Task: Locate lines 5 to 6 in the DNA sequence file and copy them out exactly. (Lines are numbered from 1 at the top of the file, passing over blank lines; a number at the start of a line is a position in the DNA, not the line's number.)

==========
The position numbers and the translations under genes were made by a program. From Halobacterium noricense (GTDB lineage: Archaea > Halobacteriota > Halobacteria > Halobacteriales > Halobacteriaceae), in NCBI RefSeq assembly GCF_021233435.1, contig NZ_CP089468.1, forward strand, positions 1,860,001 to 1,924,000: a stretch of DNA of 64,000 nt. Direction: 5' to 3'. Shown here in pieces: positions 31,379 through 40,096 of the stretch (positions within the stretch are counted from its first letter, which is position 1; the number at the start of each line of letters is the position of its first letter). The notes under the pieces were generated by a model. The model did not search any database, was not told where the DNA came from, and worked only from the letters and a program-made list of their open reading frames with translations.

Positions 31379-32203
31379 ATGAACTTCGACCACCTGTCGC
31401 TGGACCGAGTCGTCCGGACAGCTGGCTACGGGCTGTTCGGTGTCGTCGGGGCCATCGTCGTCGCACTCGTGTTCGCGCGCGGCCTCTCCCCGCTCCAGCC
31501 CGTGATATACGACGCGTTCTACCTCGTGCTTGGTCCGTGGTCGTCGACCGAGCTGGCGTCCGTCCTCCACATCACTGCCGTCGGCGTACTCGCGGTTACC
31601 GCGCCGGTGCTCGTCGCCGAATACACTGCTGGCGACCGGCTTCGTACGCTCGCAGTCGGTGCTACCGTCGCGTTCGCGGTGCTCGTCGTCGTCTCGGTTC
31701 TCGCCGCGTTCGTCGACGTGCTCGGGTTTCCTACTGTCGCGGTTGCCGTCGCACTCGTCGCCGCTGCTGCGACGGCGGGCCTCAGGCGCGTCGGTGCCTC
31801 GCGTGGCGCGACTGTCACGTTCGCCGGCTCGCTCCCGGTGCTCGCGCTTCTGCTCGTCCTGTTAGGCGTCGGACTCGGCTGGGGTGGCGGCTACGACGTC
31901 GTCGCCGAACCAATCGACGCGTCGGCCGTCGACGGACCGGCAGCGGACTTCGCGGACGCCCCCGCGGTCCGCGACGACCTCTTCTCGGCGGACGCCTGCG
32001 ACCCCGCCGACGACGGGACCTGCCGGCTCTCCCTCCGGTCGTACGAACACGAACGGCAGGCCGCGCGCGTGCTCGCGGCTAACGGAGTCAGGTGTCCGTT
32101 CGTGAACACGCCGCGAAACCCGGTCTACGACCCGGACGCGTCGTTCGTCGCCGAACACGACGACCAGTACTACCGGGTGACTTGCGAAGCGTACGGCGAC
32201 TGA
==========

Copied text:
31501 CGTGATATACGACGCGTTCTACCTCGTGCTTGGTCCGTGGTCGTCGACCGAGCTGGCGTCCGTCCTCCACATCACTGCCGTCGGCGTACTCGCGGTTACC
31601 GCGCCGGTGCTCGTCGCCGAATACACTGCTGGCGACCGGCTTCGTACGCTCGCAGTCGGTGCTACCGTCGCGTTCGCGGTGCTCGTCGTCGTCTCGGTTC